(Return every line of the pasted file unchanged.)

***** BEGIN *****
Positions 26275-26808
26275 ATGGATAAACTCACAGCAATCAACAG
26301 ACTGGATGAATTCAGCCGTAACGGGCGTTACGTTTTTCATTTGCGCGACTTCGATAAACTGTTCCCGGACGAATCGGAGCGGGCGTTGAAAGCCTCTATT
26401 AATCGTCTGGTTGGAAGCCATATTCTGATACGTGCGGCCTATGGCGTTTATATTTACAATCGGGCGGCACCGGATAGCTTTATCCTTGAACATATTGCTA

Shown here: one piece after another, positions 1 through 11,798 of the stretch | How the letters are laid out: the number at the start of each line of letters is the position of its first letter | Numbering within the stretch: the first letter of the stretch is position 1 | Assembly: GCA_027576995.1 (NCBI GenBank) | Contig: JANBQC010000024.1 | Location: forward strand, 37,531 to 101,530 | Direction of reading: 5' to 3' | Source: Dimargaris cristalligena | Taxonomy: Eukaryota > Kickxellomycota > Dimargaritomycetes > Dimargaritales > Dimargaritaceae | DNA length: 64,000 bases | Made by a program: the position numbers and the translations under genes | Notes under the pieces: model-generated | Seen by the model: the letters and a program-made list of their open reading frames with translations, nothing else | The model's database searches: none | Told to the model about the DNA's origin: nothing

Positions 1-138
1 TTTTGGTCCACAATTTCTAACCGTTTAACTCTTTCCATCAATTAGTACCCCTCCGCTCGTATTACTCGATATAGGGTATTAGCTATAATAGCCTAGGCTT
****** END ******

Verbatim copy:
Positions 26275-26808
26275 ATGGATAAACTCACAGCAATCAACAG
26301 ACTGGATGAATTCAGCCGTAACGGGCGTTACGTTTTTCATTTGCGCGACTTCGATAAACTGTTCCCGGACGAATCGGAGCGGGCGTTGAAAGCCTCTATT
26401 AATCGTCTGGTTGGAAGCCATATTCTGATACGTGCGGCCTATGGCGTTTATATTTACAATCGGGCGGCACCGGATAGCTTTATCCTTGAACATATTGCTA

Shown here: one piece after another, positions 1 through 11,798 of the stretch | How the letters are laid out: the number at the start of each line of letters is the position of its first letter | Numbering within the stretch: the first letter of the stretch is position 1 | Assembly: GCA_027576995.1 (NCBI GenBank) | Contig: JANBQC010000024.1 | Location: forward strand, 37,531 to 101,530 | Direction of reading: 5' to 3' | Source: Dimargaris cristalligena | Taxonomy: Eukaryota > Kickxellomycota > Dimargaritomycetes > Dimargaritales > Dimargaritaceae | DNA length: 64,000 bases | Made by a program: the position numbers and the translations under genes | Notes under the pieces: model-generated | Seen by the model: the letters and a program-made list of their open reading frames with translations, nothing else | The model's database searches: none | Told to the model about the DNA's origin: nothing

Positions 1-138
1 TTTTGGTCCACAATTTCTAACCGTTTAACTCTTTCCATCAATTAGTACCCCTCCGCTCGTATTACTCGATATAGGGTATTAGCTATAATAGCCTAGGCTT